2015 Books in Translation

The Room by Jonas Karlsson

The Room Translated from the Swedish by Neil Smith

Five words from the blurb: colleagues, different, fable, reality, office

The Room is a short, but entertaining fable about an office worker who discovers a room that no one else can see. Björn begins a new job at the “Authority” and when trying to find the toilet he accidentally walks into a strangely calming room. He becomes increasingly drawn towards it, discovering that he is easily able to perform complex tasks whilst there. The only problem is that his new colleagues are unable to see the room and become convinced that Björn is losing his mind.

“I passed the room twice that day. Once on my way to the toilet, and once when I tidied my desk and went to put two old journals in the recycling bin. I tried not to think about it. I did my best to imitate the others and pretend the room didn’t exist. It felt utterly ridiculous. Of course there’s a room there, I thought. After all, I can see it. I can touch it. I can feel it.

This book was very easy to read and managed to combine a satire of office politics with a surreal story that questions our perception of reality. I loved the way that the bizarre circumstances were made to feel completely normal and I felt great sympathy for those on both sides of the argument.

If you’ve ever worked in an office you’ll appreciate the humorous observations about working with people with whom you have nothing in common and if you enjoy Kafka’s books then I’m sure you’ll appreciate this modern equivalent of his style. Recommended to anyone looking for something a little different.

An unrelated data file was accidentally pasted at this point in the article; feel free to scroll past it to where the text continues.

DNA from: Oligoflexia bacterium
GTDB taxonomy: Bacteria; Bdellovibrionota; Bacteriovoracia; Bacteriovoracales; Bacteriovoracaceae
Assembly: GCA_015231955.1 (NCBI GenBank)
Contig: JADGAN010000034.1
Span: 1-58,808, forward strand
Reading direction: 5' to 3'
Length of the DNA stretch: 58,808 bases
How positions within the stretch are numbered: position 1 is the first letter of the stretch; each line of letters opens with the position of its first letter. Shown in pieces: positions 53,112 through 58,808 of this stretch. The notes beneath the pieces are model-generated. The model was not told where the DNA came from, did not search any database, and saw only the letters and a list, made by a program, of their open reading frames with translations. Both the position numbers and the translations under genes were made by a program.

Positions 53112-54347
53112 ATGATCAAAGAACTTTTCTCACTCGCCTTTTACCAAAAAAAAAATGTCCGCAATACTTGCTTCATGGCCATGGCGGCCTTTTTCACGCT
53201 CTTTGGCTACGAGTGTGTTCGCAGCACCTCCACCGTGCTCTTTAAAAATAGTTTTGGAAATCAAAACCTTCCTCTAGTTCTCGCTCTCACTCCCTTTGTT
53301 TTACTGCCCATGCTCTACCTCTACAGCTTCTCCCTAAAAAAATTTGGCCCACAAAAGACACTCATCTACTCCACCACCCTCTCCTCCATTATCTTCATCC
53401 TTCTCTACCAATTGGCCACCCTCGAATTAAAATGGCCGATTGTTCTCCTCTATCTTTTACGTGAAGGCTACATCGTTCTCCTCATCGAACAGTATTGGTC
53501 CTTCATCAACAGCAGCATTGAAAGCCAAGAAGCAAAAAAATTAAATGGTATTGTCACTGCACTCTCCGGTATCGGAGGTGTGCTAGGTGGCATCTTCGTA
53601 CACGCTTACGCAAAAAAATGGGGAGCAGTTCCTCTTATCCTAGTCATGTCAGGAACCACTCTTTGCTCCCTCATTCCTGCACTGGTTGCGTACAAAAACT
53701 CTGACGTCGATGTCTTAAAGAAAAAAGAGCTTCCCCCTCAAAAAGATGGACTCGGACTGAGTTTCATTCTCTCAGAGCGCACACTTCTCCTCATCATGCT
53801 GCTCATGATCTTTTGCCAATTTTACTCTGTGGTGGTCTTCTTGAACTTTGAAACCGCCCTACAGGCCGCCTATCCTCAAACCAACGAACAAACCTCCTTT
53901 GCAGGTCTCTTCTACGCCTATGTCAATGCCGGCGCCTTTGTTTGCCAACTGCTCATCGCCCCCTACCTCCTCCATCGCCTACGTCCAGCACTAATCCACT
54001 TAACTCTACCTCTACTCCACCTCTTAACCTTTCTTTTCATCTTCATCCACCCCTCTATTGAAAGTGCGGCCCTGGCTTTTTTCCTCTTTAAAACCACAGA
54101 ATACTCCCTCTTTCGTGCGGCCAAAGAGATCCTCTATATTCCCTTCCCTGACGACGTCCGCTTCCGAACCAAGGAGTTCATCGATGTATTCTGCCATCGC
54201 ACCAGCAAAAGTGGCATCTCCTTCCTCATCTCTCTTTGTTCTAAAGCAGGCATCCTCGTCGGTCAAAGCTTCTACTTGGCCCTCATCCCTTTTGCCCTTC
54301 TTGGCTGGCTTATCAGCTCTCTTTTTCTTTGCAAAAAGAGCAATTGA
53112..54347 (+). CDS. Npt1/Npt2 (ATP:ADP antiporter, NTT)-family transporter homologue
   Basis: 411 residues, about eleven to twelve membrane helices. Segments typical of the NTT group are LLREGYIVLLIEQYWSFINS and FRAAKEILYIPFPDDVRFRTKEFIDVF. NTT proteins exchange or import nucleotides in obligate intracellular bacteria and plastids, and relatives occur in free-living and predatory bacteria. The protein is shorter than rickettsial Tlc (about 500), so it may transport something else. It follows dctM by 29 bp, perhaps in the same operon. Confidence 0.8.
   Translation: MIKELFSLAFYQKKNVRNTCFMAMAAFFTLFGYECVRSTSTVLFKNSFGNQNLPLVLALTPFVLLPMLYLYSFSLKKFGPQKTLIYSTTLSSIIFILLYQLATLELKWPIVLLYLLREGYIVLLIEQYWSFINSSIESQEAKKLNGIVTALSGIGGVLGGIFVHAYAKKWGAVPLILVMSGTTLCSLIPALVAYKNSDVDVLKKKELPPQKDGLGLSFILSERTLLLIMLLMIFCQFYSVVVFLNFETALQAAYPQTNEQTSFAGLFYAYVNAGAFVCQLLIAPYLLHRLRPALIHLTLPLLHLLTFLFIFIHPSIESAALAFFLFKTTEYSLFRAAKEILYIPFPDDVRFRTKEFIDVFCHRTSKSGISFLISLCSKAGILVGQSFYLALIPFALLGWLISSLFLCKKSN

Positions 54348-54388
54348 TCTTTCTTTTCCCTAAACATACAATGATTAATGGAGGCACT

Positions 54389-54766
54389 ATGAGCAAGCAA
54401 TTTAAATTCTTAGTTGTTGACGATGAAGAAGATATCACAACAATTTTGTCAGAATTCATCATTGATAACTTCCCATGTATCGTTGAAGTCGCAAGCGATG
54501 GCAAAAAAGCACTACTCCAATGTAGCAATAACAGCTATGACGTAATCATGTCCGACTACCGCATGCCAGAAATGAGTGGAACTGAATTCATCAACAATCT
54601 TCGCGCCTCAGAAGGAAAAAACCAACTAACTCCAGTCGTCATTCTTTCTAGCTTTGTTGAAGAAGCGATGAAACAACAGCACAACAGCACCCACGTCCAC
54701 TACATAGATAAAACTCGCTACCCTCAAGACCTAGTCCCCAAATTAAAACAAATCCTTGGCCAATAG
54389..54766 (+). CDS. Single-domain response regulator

The thoughts of other bloggers:

For something that sounds and appears so bare and simple it is a richly complex and refreshing read. The Literary Tree (warning this review contains spoilers)

The Room has the makings of a cult classic. Learn this Phrase

I wouldn’t be at all surprised to see this on my Books of the Year list come December. Me and My Big Mouth

Note: I couldn’t find any negative reviews of this book. I don’t know if that is because it has only just been published or because it is universally loved!

1960s Crime

Roseanna by Maj Sjowall and Per Wahloo

Roseanna (The Martin Beck series)Translated from the Swedish by Lois Roth

Five words from the blurb: detective, Sweden, crime, strangled, boat

Martin Beck is commonly described as one of the best fictional detectives ever created and this series always tops crime fiction “must-read” lists. Roseanna is the first of ten books and I’ve been wanting to try it for a long time. I’m pleased I’ve finally read this crime classic and look forward to enjoying the rest of the series. 

The plot was quite simple, revolving around the discovery of a dead woman in a lake. The identity of her killer is quickly narrowed down to one of the 85 people on board a passenger ferry. Martin Beck uses his slow, but thorough detective skills to locate the murderer in this easy to read, but gripping narrative.

Roseanna was written in the 1960s, a golden age for crime fiction. In our Internet age there is something charming about the lack of mobile phones and the fact that it takes two weeks for messages to travel from America to Sweden.  The writing also has a gentleness that means it isn’t disturbing, no matter how violent the crime.